Ceratosaurus Dinosaur Model Under the Spotlight
A lithe and graceful looking model of the Late Jurassic dinosaur known as Ceratosaurus has been added to the Wild Dinos, not-to-scale model range made by Safari Ltd of the United States. This is the second Theropod dinosaur model to be added to this series in 2012, the first being a model of the much larger and later dinosaur known as Acrocanthosaurus. It is good to see this contemporary of Allosaurus (Ceratosaurus nasicornis) being added to a mainstream model range.
The Discovery of Ceratosaurus
Fossils of Ceratosaurus were discovered in the late 19th Century by a local farmer hired by an American palaeontologist to look for dinosaur fossils in the countryside of the state of Colorado (United States). Fossils of this particular meat-eating dinosaur have been found in Upper Jurassic aged strata and the fossils have been found in association with another, much larger predatory dinosaur known as Allosaurus. When scientists first examined, what turned out to be a nearly complete skeleton of this dinosaur, they noticed that the animal had a proportionately longer tail than the Allosaurus. Using this information and comparing the dinosaurs with crocodiles alive today, the scientists speculated that Ceratosaurus lived in water and that the long tail would have helped this animal to swim. Palaeontologists today, depict Ceratosaurus as a fully terrestrial, lithe and active hunter.
A 1:20 Scale Dinosaur Model
The Wild Dinos replica by Safari Ltd measures a little over twenty centimetres in length. It does indeed have a long, graceful tail, so the design team have taken note of the actual fossil evidence. Although, this particular dinosaur genus is known from quite extensive fossil material, scientists are unsure as to how big this dinosaur was. Conservative estimates depict this dinosaur as about four metres in length. Based on this assumption, the model is approximately in 1:20 scale.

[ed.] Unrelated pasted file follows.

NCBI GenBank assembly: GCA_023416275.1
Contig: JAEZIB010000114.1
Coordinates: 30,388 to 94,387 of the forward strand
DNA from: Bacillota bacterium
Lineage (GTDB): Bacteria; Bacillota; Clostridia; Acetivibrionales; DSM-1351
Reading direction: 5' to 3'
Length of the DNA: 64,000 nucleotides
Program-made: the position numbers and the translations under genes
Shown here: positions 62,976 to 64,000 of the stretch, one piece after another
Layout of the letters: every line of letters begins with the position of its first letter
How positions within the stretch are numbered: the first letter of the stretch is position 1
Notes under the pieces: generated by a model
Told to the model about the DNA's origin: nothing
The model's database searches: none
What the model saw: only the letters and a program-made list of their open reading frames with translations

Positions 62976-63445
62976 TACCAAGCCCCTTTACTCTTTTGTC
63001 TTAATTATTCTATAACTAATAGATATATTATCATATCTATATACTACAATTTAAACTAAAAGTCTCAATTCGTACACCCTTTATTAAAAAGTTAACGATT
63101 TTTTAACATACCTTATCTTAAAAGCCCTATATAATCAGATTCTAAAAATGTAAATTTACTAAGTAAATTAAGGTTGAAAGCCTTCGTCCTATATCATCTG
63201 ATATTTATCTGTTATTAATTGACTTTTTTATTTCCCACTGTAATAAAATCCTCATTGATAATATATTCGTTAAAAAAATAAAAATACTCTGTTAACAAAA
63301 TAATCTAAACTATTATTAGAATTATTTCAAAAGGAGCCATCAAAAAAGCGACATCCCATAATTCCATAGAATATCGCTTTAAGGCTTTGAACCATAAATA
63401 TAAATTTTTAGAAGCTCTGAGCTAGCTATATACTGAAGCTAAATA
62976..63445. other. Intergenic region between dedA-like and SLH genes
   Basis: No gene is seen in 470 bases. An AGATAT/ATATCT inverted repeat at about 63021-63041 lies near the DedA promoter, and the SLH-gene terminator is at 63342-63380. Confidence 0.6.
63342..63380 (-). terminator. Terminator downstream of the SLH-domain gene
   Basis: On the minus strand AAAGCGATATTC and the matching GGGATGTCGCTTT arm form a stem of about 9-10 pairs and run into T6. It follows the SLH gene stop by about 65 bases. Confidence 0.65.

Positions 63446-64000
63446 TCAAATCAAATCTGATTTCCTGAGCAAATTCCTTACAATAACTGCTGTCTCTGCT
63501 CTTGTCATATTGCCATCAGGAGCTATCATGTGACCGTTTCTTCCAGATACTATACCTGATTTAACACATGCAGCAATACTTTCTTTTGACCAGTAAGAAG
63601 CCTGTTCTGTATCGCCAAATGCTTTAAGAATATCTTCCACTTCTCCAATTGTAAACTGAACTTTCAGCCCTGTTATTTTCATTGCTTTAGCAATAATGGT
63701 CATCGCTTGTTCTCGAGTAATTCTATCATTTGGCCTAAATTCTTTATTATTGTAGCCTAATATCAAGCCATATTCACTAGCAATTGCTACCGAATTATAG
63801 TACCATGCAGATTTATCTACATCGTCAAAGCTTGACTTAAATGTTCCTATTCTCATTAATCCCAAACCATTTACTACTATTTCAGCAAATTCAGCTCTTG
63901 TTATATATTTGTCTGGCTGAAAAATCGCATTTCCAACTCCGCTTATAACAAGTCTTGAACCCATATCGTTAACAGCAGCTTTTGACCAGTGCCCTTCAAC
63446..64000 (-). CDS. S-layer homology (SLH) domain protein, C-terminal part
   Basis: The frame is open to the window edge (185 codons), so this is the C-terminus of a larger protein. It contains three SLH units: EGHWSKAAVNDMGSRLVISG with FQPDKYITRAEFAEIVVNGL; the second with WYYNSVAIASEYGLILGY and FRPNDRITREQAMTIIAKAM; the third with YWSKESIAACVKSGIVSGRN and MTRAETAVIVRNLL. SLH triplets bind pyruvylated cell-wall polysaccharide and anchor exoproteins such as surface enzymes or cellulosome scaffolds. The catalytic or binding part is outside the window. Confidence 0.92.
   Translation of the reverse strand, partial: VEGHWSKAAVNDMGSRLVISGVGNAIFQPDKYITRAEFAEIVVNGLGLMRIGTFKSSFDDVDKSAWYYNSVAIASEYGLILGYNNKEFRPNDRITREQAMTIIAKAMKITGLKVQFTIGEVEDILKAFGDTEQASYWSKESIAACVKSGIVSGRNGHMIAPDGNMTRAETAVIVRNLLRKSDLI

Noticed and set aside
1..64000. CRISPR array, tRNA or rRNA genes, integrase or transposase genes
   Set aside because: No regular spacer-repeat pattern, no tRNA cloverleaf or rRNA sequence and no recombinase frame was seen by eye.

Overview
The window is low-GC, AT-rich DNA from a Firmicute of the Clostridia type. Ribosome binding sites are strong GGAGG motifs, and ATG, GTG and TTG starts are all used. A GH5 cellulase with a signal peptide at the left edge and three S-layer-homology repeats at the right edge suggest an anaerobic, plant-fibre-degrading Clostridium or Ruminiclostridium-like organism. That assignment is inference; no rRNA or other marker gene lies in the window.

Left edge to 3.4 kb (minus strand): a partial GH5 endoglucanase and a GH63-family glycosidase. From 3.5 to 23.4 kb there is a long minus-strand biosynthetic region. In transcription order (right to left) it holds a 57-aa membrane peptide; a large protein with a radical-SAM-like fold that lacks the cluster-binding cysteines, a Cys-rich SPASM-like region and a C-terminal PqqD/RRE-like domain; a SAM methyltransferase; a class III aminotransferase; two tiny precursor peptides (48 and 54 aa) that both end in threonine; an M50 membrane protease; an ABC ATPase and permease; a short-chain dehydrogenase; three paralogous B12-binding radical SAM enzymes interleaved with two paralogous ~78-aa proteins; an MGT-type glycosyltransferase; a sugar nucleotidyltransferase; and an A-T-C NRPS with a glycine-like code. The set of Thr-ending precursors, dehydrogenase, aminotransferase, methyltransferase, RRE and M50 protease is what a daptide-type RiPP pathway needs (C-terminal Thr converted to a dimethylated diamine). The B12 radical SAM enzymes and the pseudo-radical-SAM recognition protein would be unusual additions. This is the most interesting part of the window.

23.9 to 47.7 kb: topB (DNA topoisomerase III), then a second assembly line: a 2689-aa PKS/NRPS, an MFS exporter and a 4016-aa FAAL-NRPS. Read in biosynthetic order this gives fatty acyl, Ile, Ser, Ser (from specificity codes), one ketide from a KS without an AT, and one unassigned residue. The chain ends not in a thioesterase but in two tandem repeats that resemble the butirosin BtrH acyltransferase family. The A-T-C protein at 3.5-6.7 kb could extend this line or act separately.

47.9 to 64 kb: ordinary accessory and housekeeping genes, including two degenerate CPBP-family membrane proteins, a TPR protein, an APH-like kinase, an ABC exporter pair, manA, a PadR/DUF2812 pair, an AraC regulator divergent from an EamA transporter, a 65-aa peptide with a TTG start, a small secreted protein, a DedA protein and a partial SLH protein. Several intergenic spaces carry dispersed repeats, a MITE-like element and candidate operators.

A “Horned” Meat-Eating Dinosaur
This dinosaur was named after the prominent horn located on the top of its snout and the model does have a single horn, painted a dark brown colour. The crests over the eye sockets are also very prominent and painted the same colour. The eye itself is relatively small, surprising really when the size of the orbit in the fossil skull is considered. The body is painted a dusky brown colour with a lighter, pale underside, reflecting the current trend in dinosaur model painting of giving replicas a contrasting colour under the body. The long tail shows lots of detail and the narrow jaws, so typical of Ceratosaurs are very well sculpted.
This is an impressive dinosaur model, it is a treat to see a Jurassic Theropod dinosaur model introduced that is not an Allosaurus. The size of this Ceratosaurus model permits it to work well and in scale with Allosaurus models created by other figure manufacturers.